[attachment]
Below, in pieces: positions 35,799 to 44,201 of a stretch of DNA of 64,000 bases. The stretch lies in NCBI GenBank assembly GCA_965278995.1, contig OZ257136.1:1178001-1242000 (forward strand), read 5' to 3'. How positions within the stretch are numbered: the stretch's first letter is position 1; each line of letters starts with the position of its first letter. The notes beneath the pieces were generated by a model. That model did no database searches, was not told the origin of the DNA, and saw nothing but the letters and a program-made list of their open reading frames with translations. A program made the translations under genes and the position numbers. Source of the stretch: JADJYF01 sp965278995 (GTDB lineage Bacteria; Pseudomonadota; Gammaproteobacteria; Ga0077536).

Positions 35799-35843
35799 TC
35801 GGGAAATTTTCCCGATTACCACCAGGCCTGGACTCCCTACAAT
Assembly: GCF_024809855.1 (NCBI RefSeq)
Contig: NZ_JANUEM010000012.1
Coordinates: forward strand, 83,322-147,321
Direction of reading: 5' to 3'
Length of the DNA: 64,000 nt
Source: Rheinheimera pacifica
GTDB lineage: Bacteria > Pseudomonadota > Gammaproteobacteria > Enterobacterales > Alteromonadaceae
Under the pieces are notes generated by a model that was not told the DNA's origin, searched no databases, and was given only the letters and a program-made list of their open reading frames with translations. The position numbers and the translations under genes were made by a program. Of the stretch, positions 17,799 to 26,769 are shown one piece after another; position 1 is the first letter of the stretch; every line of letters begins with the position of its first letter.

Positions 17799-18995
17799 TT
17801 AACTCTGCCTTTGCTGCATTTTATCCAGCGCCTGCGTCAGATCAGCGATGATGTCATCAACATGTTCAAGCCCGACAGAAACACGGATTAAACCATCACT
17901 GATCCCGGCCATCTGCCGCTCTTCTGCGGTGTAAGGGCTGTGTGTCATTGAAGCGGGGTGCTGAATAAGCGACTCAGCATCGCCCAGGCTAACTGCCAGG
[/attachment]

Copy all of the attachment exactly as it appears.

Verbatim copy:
Below, in pieces: positions 35,799 to 44,201 of a stretch of DNA of 64,000 bases. The stretch lies in NCBI GenBank assembly GCA_965278995.1, contig OZ257136.1:1178001-1242000 (forward strand), read 5' to 3'. How positions within the stretch are numbered: the stretch's first letter is position 1; each line of letters starts with the position of its first letter. The notes beneath the pieces were generated by a model. That model did no database searches, was not told the origin of the DNA, and saw nothing but the letters and a program-made list of their open reading frames with translations. A program made the translations under genes and the position numbers. Source of the stretch: JADJYF01 sp965278995 (GTDB lineage Bacteria; Pseudomonadota; Gammaproteobacteria; Ga0077536).

Positions 35799-35843
35799 TC
35801 GGGAAATTTTCCCGATTACCACCAGGCCTGGACTCCCTACAAT
Assembly: GCF_024809855.1 (NCBI RefSeq)
Contig: NZ_JANUEM010000012.1
Coordinates: forward strand, 83,322-147,321
Direction of reading: 5' to 3'
Length of the DNA: 64,000 nt
Source: Rheinheimera pacifica
GTDB lineage: Bacteria > Pseudomonadota > Gammaproteobacteria > Enterobacterales > Alteromonadaceae
Under the pieces are notes generated by a model that was not told the DNA's origin, searched no databases, and was given only the letters and a program-made list of their open reading frames with translations. The position numbers and the translations under genes were made by a program. Of the stretch, positions 17,799 to 26,769 are shown one piece after another; position 1 is the first letter of the stretch; every line of letters begins with the position of its first letter.

Positions 17799-18995
17799 TT
17801 AACTCTGCCTTTGCTGCATTTTATCCAGCGCCTGCGTCAGATCAGCGATGATGTCATCAACATGTTCAAGCCCGACAGAAACACGGATTAAACCATCACT
17901 GATCCCGGCCATCTGCCGCTCTTCTGCGGTGTAAGGGCTGTGTGTCATTGAAGCGGGGTGCTGAATAAGCGACTCAGCATCGCCCAGGCTAACTGCCAGG